Romano-Egyptian Terracotta Head of the Goddess Athena

£ 275.00

A fine Romano-Egyptian terracotta fragment portraying the head of the Greek goddess Athena, mounted on a custom-made base. Her facial features, now worn, are rendered with incisions, and so is her hair. This attractive piece features the goddess wearing a pseudo-Corinthian helmet raised above her head. As goddess of war strategy, Athena was often portrayed armoured in sculpture.

Date: Circa 1st Century BC-2nd Century AD
Provenance: North London gentleman, in storage from the 1970’s. Property of a West London gentleman
Condition: Fine, with natural wear due to ageing. Part of hair missing on bottom left side. Mounted on a custom-made stand. Please note that the measurements provided are including the stand.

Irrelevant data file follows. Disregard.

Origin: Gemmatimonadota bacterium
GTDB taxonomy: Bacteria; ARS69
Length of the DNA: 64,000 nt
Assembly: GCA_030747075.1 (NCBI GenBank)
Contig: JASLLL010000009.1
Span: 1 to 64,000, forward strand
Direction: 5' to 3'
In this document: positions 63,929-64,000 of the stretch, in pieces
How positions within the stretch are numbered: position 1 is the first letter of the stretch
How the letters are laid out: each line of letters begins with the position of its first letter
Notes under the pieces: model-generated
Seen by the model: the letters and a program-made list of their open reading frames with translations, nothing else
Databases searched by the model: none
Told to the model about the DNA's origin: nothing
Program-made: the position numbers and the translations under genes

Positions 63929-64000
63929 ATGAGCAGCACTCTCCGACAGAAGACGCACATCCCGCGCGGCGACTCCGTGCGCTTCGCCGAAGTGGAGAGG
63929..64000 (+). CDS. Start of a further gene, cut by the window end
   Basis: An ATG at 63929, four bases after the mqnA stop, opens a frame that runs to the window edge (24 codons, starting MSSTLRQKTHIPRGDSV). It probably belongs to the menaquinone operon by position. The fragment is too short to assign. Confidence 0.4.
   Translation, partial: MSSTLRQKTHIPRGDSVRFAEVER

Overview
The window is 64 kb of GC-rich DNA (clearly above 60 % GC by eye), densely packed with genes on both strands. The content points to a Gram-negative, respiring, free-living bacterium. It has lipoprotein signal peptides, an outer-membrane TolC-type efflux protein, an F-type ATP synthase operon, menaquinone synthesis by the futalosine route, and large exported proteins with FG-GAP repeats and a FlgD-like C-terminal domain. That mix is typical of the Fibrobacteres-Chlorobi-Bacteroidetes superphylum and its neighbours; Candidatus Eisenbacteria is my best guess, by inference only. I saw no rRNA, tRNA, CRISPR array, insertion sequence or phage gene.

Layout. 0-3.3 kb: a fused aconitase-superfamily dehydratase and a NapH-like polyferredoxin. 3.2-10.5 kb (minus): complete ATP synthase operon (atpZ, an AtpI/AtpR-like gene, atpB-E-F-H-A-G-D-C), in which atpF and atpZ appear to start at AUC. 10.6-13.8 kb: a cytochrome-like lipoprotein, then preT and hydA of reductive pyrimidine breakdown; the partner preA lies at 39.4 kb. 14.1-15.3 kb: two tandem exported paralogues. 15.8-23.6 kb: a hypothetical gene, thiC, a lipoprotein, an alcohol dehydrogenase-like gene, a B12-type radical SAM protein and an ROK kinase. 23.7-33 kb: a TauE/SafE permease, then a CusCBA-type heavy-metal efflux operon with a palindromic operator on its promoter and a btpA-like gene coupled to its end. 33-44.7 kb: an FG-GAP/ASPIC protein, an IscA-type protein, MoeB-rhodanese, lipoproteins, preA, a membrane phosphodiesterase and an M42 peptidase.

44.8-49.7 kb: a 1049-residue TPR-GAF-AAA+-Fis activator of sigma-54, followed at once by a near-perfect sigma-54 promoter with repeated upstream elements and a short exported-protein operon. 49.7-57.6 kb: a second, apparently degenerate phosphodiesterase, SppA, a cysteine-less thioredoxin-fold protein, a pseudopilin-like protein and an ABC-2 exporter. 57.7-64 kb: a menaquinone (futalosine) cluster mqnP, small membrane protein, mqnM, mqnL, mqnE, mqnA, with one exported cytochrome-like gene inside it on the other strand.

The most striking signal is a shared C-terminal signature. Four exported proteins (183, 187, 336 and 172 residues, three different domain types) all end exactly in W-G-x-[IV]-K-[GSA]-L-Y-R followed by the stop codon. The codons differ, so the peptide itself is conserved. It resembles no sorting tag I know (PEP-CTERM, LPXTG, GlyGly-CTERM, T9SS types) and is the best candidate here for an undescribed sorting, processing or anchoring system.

Product Code: RES-178
Categories: , Tags: ,

Greeks and Romans typically made votive offerings to mark important life transitions. Votive offerings often fulfilled obligations that individuals had made while praying. Unlike sacrifices, in which a gift to the gods was destroyed, offerings were typically deposited intact in the temples. One of the primary functions of Greek and Roman temples was as a storage place for these offerings. The temples themselves were a votive offering, dedicated by the community as a whole to a particular god or goddess.

To discover more about how terracotta statuettes were made, please visit our relevant post: The Making of Terracotta Statuettes in Antiquity.

Dimensions W 3.5 x H 7.5 cm
Greek Mythology





North Africa

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